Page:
07 – First Parish Church


First Parish Church – 218 Central Ave

This fifth home of the First Parish Church was dedicated on December 31, 1829. The brick structure was built for $13,000 plus $1250 for the pipe organ (still in place, refurbished in 1977). Its steeple is 146 feet high, and its 150-pound rooster weathervane measures five feet across. The tower clock, installed on May 1, 1835, was constructed in Boscawen by Benjamin Morrill for $300.

The First Parish Church was founded in 1633 and its first meetinghouse, a log structure, was built in 1634 at Dover Point, somewhere in the vicinity of the current Spaulding Turnpike tollbooth. As the congregation grew, a second meetinghouse, 40’ by 26’, was constructed in 1654, fortified in 1667, and used until about 1710. Its spot is still marked along Dover Point Road where the earthworks of the fort can still be seen. As the populace of Dover expanded slowly northward toward the village at Cochecho, a third meetinghouse was erected at Pine Hill, circa 1710. Both houses were used for about a decade, but finally in 1720 all services were permanently transferred to Pine Hill. The bell from the second meetinghouse was brought to Pine Hill and hung on a frame as the third church had no belfry. (This bell was used until 1913.) In 1731, members of the congregation established a cemetery on the site, Pine Hill Cemetery, which is still used today.

Up until 1762, the town of Dover and the First Parish Church were one and the same. The church meetinghouse was also the seat of government. In 1762, the parish was recognized as a separate body from the town although taxpayers continued to support the church until 1828.

The fourth First Parish Church was built in 1758 at Tuttle Square. It was a two-story wooden structure with a steeple, facing south at a right angle to the present church façade. It served the congregation for the next seventy years until the next population surge in the 1820s when the Cochecho Mills were established and the size of Dover doubled in a decade. Also in 1827, a portion of the First Parish Church’s congregation, avowing a more liberal doctrine than the fundamentalist minister of that time espoused, split off to form the Unitarian Society. The Unitarians built a new church in Dover the next year in a “style attractive and novel” which no doubt added to the First Parish members’ desire for a more modern structure as well. (Another doctrinal split occurred in 1856 when the more conservative members left to form the Belknap Congregational Church.) The fourth First Parish Church was called “insufficient and distasteful” in 1824 and a portion of it was sold to Samuel Woodman for $175. Woodman moved it to 32-34 Court Street where it stands today. The fourth church was demolished beginning on March 30, 1829 and for the remainder of that year services were held in the Court House across the street, also the home of the First Parish Sunday School which had begun in 1818.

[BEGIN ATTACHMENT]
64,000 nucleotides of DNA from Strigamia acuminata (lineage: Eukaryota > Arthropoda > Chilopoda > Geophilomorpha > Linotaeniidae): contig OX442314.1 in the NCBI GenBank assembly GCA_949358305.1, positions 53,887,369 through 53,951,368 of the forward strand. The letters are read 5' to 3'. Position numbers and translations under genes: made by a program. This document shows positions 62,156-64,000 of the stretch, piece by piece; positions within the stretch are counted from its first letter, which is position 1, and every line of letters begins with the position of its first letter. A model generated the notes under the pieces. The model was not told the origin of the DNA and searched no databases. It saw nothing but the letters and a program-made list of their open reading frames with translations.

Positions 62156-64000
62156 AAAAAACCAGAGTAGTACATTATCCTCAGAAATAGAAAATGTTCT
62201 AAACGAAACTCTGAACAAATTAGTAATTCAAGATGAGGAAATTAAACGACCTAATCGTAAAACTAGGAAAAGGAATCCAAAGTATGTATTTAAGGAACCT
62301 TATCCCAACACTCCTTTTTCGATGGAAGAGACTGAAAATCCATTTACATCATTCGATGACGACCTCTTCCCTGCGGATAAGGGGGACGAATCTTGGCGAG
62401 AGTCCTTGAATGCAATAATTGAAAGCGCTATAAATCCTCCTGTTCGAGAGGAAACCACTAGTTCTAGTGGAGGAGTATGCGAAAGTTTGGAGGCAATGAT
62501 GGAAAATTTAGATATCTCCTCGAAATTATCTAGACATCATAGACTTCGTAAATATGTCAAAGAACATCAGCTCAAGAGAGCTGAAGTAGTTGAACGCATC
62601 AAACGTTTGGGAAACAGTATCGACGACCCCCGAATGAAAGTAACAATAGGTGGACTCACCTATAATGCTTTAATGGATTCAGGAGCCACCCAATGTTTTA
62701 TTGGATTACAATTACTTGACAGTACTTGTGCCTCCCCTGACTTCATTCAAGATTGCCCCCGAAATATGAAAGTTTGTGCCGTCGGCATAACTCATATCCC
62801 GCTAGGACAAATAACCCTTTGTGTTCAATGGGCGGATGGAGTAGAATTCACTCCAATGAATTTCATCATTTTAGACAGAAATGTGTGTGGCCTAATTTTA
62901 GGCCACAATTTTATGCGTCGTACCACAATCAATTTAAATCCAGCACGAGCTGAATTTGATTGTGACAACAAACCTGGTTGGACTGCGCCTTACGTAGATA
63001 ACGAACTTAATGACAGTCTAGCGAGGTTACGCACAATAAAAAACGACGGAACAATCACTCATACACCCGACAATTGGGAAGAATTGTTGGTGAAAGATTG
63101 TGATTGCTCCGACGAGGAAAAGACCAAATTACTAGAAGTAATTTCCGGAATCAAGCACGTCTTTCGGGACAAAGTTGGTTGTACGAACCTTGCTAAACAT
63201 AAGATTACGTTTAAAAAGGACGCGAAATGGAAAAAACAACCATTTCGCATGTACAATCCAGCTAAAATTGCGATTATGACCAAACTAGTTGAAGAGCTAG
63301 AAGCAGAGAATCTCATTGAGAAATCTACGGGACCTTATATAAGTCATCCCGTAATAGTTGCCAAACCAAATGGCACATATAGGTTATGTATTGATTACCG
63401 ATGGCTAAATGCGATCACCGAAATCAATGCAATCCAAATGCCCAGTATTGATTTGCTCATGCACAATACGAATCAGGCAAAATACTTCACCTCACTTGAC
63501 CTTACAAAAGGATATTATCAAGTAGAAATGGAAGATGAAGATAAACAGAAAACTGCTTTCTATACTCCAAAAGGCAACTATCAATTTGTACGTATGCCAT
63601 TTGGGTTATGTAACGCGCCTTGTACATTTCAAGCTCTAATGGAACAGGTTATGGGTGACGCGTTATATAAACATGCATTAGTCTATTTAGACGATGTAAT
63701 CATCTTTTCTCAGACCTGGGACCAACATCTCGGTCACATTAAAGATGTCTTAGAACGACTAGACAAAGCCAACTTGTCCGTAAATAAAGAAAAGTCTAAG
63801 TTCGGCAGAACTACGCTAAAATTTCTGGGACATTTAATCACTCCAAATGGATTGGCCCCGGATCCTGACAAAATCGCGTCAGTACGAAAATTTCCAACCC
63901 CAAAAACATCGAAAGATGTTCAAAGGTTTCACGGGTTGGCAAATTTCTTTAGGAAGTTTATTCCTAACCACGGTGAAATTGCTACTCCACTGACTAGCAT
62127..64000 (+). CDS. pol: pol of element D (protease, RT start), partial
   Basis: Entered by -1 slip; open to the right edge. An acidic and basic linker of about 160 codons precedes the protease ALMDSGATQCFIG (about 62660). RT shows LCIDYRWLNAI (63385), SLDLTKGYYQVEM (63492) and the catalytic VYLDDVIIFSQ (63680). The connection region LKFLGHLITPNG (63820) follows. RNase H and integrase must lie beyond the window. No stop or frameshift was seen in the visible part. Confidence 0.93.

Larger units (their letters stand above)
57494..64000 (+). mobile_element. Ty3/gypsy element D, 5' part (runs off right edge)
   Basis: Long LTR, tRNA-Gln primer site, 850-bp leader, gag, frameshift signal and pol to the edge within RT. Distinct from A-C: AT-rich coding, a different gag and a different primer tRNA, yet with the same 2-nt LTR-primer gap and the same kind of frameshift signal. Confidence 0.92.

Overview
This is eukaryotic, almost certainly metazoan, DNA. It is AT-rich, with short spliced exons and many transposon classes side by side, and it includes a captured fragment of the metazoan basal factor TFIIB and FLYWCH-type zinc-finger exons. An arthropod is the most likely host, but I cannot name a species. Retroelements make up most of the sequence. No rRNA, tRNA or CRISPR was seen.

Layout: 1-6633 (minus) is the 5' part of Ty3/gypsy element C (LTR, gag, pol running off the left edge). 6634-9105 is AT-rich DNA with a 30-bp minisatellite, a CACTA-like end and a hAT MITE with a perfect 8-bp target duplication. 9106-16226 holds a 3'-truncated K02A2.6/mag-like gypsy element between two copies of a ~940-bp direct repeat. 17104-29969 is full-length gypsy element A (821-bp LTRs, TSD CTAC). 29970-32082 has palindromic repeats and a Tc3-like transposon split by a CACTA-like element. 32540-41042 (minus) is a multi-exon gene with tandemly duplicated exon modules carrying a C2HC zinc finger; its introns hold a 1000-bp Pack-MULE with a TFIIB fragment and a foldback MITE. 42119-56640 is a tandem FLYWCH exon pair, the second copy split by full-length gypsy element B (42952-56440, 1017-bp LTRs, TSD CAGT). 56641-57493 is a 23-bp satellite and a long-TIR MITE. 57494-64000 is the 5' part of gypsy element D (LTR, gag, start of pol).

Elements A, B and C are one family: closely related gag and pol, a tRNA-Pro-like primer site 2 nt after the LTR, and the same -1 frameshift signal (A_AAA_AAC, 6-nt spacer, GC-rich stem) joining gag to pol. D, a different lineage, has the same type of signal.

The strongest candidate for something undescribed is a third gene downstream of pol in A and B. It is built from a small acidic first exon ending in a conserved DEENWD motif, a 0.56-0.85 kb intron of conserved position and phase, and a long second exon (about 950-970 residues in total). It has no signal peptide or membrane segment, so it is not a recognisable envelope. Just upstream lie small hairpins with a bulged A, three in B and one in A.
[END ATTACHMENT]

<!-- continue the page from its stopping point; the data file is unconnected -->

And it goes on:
The present church continued improvements and innovations through the next century.  Coal furnaces and gas fixtures were installed in the mid-1800s and a vestry building was erected on Central Street near Kirkland in 1860. In 1878 new pews and stained glass windows were added and the church was rededicated on November 28, 1878. In 1888, the parish house was built on the site of the old Belknap School and the former vestry building was sold. In 1946, the church’s side balconies were removed and a new altar designed. Once again the church was rededicated on November 24, 1946. During the mid-1950s, Memorial Hall and numerous classrooms were constructed in the church’s basement and dedicated on September 26, 1956. The home at 208-210 Central Avenue was torn down in 1961 to make room for a church parking lot and the stained glass windows were replaced with white glass windows for a more colonial appearance. The church was placed on the National Register of Historic Places in 1982.

For more information about First Parish Church, Click Here.

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